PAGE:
But Tales isn't just another widget. It is made with all the creative wilpower of the entire cast and crew to try to make a Lords of the ring on a $1.98. We know what we're up against and have no illusions believe me.

We can't deliver wall to wall CGI or even scenes with hundreds of extras. We can't compete with all the big action set pieces or thrilling martial arts battles from Asia.

But what we have tried to do with Tales, which I think will be the crowing glory or infamy of my career, is to say, what we can do is have a good story with good characters and tell it in a unique style that avoids as many fantasy genre cliches as possible. We won't take ourselves seriously but we will have characters you will hopefully care about.

What we dream it can be is surprising (hopefully in a good way!) and original. We're like a one legged ninja in a kingdom of big budget (anything more than 1 million) blockbusters and we have no numbers and only our feeble wits to try to survive.

We will try to be very clever and imaginative. Ideas don't have to cost money. And we are working harder than we have ever worked on any film I've ever made. I can promise you that. If you love it (love may be too strong a word) great, if you hate it...well, we tried our best.

Ultimately, I am like that Black Knight in Jabberwocky...I will continue making films until I'm a mere squirming torso.

Keep up the good work here. Don't let anyone's criticism ever stop you. I haven't.


island girl said...

In 2004 Pyun went to the US territory of Guam and, along with film producer John Laing, convinced the Guam government to put up a $800,000 loan guarantee to finance their film Max Havoc: Curse of the Dragon. In his effort to convince Guam officials to approve the loan guarantee, Pyun told them that he and his producer (Laing) had a "sterling financial record" and that neither he nor John Laing had ever defaulted on a loan. In 2006 producer John Laing defaulted on the film's loan, and Guam lost its guarantee. According to a 6/13/07 article in The Los Angeles Times, Laing blamed Pyun for the failure of the film. The case is currently in litigation, both in California and in Guam.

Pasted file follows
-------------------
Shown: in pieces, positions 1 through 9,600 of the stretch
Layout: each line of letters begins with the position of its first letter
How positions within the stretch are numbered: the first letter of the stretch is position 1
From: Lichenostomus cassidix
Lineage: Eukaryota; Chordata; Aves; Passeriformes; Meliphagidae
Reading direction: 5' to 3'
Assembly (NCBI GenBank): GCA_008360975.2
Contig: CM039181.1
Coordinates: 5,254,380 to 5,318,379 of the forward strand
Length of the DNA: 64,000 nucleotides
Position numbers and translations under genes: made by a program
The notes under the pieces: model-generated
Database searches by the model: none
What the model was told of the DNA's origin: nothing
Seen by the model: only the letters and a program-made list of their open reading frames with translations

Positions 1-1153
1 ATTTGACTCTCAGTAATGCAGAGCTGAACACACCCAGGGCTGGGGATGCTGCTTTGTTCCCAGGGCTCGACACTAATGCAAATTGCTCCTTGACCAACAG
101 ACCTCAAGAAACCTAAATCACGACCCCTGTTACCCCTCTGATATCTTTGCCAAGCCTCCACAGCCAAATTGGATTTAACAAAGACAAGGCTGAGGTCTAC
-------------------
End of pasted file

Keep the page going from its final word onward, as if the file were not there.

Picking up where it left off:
island girl said...

And what did Guam get after Pyun and Laing ripped thru our Island with their lies?:

After defaulting on his film loan, causing the Government of Guam to lose its $800,000 guarantee and Comerica Bank to foreclose on the film, Producer John Laing formed a new company in Canada, Up North Entertainment, Inc., and bought back the rights to the film for $83,000. After losing $800,000 on the film, Guam's share of the foreclosure sale money was $9,090.63.

cynthia said...

If the Movie Hooligan Blog does not allow anonymous comments , then why is "Island Girl" allowed to trash Pyun anonymously? If a person wishes to trash another person, they should personally stand behind their words.

For all we know, "Island Girl" is an ex-employee holding a grudge about about not getting hired for the Havoc job. What sort of situation would cause a person to still be ranting years later. It sounds personal to me.

Pyun left the film "Max Havoc" before the Guam loan went through and he told Guam officials to do their due diligence at the same time. There were early signs of trouble when the promised production funds did not come through while the film was being shot.

Many cast and crew did not get paid. Pyun did not get paid. Yes, the producer blamed Pyun and everyone else, except himself. Isn't that typical?

Pyun was not on the loan, he was not named in the lawsuit, nor was he deposed by either side. He spent $20,000 of his own money to pay the crew and editor he had hired himself.

He had believed in the project in the beginning and talked it up just like on every other film. He has made almost 50 films since 1982.

I wonder how that could keep happening if he were not trusted by financial institutions and the cast and crew members that work on his films over and over again.